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Bigler, Brian J.; Mudrey, Lynn Martinson / The Norway Building of the 1893 Chicago World's Fair : a building's journey from Norway to America : an architectural legacy

Architectural legacy,   pp. 72-84 PDF (3.6 MB)

Page 75

Frognersaeteren (Frogner Chalet), Oslo, Norway, c. 1910. Architectural
details in this building show many elements of dragon-style influence.
Little Norway Collection.
The Gol church project was probably the formative key that immersed
Hansteen most deeply in the dragon style movement. Gol required exten-
sive restoration, and the architects involved in the project answered many
technical questions by studying other stave churches, including Borgund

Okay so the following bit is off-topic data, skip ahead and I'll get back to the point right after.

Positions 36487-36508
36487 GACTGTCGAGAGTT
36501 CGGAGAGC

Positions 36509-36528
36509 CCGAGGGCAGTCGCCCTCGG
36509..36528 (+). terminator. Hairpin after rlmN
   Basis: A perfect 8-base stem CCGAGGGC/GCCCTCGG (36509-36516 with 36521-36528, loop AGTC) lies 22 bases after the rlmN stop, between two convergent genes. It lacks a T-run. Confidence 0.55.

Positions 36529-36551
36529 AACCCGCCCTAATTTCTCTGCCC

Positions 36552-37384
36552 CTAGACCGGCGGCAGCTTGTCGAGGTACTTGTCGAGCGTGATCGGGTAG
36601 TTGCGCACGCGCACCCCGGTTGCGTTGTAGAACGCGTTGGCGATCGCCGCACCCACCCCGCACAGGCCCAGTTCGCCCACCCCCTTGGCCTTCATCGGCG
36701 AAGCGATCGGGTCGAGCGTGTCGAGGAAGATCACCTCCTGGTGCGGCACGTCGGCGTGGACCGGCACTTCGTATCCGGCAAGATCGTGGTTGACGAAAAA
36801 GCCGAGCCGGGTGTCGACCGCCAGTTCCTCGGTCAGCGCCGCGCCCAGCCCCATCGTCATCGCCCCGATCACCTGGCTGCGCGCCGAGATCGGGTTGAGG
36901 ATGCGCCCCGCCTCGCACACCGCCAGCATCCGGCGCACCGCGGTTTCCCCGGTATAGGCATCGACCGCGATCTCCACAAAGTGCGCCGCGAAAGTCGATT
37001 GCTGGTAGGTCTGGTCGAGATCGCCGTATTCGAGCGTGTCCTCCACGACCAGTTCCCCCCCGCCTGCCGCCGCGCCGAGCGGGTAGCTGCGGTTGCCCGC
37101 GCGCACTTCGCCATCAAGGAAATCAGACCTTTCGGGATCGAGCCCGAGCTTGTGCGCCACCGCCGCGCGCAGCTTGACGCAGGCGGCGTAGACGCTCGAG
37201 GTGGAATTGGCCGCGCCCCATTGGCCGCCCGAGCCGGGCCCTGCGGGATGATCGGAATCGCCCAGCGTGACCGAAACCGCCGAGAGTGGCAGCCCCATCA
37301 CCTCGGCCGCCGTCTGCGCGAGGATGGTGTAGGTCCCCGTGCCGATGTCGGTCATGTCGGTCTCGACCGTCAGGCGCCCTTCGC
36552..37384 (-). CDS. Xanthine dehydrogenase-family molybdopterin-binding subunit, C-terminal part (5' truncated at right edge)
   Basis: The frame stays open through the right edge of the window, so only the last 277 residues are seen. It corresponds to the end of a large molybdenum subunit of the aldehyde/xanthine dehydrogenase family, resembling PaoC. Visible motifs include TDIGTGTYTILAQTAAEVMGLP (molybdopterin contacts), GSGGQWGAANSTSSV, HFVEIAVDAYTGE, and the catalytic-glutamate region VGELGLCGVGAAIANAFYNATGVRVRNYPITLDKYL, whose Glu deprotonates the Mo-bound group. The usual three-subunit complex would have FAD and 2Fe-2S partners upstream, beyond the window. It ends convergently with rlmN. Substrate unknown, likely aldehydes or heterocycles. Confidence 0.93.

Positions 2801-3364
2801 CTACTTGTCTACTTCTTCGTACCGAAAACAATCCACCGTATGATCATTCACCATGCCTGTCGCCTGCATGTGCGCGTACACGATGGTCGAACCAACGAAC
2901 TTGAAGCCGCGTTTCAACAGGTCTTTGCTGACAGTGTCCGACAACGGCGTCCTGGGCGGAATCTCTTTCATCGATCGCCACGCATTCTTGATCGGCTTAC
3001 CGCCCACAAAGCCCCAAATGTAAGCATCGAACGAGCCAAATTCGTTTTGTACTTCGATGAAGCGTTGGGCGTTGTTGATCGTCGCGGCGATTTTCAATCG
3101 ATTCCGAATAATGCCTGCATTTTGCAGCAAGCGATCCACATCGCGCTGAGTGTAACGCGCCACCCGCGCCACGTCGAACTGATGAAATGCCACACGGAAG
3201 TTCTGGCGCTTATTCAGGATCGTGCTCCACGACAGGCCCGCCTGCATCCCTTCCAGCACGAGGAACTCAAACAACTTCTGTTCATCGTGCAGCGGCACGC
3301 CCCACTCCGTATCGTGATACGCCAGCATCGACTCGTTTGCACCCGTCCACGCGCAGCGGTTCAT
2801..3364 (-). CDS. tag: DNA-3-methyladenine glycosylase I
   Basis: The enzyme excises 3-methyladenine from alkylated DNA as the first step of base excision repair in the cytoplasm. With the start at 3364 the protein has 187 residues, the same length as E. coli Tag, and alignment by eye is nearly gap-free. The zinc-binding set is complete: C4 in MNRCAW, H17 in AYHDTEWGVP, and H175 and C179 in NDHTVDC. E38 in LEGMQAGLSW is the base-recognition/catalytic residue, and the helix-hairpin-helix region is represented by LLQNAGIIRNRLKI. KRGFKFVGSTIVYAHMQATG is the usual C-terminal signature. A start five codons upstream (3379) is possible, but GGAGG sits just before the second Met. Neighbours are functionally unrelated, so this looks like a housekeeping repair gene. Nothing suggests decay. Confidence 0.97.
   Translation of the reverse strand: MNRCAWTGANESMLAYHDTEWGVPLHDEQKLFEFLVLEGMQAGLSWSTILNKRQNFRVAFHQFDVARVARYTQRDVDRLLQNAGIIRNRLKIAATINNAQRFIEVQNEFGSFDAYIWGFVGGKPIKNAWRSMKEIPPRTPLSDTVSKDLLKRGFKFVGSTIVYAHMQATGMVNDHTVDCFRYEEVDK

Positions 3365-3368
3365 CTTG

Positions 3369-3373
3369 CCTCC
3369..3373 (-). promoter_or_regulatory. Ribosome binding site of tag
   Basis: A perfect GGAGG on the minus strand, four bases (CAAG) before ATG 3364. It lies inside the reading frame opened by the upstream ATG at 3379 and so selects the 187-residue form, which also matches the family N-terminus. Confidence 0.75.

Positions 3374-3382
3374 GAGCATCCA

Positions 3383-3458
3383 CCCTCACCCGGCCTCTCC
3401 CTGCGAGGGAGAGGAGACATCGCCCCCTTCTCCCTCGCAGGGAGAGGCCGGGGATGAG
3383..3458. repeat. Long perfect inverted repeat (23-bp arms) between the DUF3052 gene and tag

Church. Many of the elements found in the Norway Building, particular-
ily in the interior details, reveal that Hansteen was intimately familiar with
these two stave churches.
The Norway Building is constructed on a framework principle which
makes it a classic stave church structure. Paul Anker in Art of Scandinavia
defines stave churches as having two basic elements: a support framework
of intercrossed logs (the chassis), and the vertical columns (the staves),
which create the 3-dimensional framework of the building itself.
The Norwegian word stav, which means a pole, applies to the
corner posts and columns which are essential for upholding the
entire structure, and for joining the fundamental chassis to the
upper braces.2

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